Greater Morgantown Public Art Tour

From outdoor sculptures and murals to indoor galleries and venues, Morgantown offers many opportunities for experiencing art for free! This Clio tour explores works of art in the Greater Morgantown area, including Bruceton Mills and Arthurdale.

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Friends of Deckers Creek Mural
The Friends of Deckers Creek mural showcases the beauty of Deckers Creek, a tributary of the Monongahela River, and the efforts of local conservationists to protect this natural resource. The mural was designed by artist and former biologist Michael McDevitt and about 70 volunteers helped it become a reality. The mural is 12 feet by 89 feet and located on the Deckers Creek Rail Trail at mile 0 under the Don Knotts Boulevard bridge and near Hazel Ruby McQuain Park.
Metamorphosis, Friends of Deckers Creek Mural
Founding Arts in the Park Director and Artist Debora Palmer designed this mural on the back of the Kroger in Sabraton. It is located next to the Friends of Deckers Creek Outdoor Learning Park and along the Deckers Creek Rail Trail. The mural is accessible by walking on the Rail Trail; or, you can park in the back lefthand corner of the Kroger parking lot and follow the trail behind the building.
Morgantown Glass Museum
The Morgantown Glass Museum showcases Kurt Ly's passion which is home to over 5,000 pieces of glass art. The collection consists of art works that were made by three local companies, the Gentile Glass Company, which operated from 1892 to 1980, Morgantown Glass Company (1899-1971), and Seneca Glass Company (1891-1983). Admission is free and the museum is open by appointment only.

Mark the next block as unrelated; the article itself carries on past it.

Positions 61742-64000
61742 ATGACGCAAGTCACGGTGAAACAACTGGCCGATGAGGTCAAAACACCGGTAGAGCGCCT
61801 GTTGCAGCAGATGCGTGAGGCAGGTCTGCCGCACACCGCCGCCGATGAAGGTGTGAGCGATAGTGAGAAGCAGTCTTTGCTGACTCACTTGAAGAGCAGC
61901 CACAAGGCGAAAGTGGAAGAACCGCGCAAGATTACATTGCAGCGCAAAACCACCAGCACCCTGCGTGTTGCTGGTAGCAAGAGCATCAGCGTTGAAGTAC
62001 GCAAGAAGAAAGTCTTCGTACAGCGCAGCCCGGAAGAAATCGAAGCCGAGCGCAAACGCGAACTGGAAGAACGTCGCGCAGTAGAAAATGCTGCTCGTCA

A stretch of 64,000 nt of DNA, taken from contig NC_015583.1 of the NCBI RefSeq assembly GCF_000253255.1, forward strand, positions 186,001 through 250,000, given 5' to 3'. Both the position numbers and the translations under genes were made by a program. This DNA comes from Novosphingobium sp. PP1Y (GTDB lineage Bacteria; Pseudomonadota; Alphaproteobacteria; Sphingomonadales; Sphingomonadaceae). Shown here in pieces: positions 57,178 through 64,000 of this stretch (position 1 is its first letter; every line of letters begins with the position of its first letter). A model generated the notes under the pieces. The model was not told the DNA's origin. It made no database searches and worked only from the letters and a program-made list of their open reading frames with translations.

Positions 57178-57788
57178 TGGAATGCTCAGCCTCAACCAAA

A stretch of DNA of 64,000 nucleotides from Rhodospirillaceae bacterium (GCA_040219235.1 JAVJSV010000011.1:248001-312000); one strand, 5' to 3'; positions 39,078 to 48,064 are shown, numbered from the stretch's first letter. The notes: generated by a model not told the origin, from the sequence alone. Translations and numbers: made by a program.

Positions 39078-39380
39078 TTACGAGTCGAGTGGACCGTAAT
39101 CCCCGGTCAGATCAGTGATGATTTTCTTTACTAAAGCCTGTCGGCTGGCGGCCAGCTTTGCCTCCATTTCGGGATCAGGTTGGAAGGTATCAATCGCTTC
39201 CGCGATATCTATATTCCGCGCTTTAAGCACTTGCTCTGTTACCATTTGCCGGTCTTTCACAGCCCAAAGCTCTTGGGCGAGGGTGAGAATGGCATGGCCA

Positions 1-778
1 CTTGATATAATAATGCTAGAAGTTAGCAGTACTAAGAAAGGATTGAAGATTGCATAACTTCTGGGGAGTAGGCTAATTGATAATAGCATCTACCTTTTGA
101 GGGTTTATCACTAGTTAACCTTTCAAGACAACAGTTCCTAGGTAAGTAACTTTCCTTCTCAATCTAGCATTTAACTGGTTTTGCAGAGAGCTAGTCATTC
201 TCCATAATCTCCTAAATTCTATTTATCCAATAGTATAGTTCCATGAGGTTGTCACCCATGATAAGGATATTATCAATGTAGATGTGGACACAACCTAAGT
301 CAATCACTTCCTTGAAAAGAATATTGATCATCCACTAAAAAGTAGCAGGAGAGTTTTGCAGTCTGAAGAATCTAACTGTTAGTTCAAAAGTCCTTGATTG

West Virginia Botanical Garden
Once the 82-acre site of the Tibbs Run Reservoir, West Virginia Botanic Garden, Inc has managed the now 85-acre site since 2000 and has since expanded it to 85 acres. Today the West Virginia Botanica Garden site, in addition to the old water works, features hiking trails, gardens displaying Appalachian flora, wetlands, a pond and a visitor center in an otherwise mostly undisturbed forest area. The site also hosts numerous educational activities such as nature walks, STEAM and nature camps for children, and school programs. The West Virginia Botanical Garden also holds various recreational activities and workshops in areas such as yoga, painting, and gardening.
Coopers Rock State Forest
Coopers Rock State Forest is named after a fugitive cooper who is said to have hid from the law near the lookout at Coopers Rock. The state forest spans across 12,713 acres in Monongalia and Preston Counties. Coopers Rock State Forest is very popular for camping, climbing, hiking, hunting and picnics. The famous overlook offers panoramic views of the gorge and Cheat River below, and houses historical artifacts from West Virginia's iron industry.
A Sleeping Giant eco-sculpture, Coopers Rock State Forest